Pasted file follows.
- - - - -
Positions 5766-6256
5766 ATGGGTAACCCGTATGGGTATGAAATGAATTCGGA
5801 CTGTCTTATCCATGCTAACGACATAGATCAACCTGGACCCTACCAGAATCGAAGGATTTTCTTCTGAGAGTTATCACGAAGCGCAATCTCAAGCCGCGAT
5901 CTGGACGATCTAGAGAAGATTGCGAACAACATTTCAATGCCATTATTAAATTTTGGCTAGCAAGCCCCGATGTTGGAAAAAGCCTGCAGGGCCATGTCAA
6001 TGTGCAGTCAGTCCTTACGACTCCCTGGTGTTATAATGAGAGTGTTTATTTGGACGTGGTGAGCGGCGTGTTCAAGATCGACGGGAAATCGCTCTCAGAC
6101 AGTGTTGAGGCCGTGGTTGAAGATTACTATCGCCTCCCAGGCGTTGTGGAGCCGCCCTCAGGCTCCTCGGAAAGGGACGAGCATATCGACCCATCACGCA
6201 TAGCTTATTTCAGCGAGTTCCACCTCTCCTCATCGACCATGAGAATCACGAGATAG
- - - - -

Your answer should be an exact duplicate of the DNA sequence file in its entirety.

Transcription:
Positions 5766-6256
5766 ATGGGTAACCCGTATGGGTATGAAATGAATTCGGA
5801 CTGTCTTATCCATGCTAACGACATAGATCAACCTGGACCCTACCAGAATCGAAGGATTTTCTTCTGAGAGTTATCACGAAGCGCAATCTCAAGCCGCGAT
5901 CTGGACGATCTAGAGAAGATTGCGAACAACATTTCAATGCCATTATTAAATTTTGGCTAGCAAGCCCCGATGTTGGAAAAAGCCTGCAGGGCCATGTCAA
6001 TGTGCAGTCAGTCCTTACGACTCCCTGGTGTTATAATGAGAGTGTTTATTTGGACGTGGTGAGCGGCGTGTTCAAGATCGACGGGAAATCGCTCTCAGAC
6101 AGTGTTGAGGCCGTGGTTGAAGATTACTATCGCCTCCCAGGCGTTGTGGAGCCGCCCTCAGGCTCCTCGGAAAGGGACGAGCATATCGACCCATCACGCA
6201 TAGCTTATTTCAGCGAGTTCCACCTCTCCTCATCGACCATGAGAATCACGAGATAG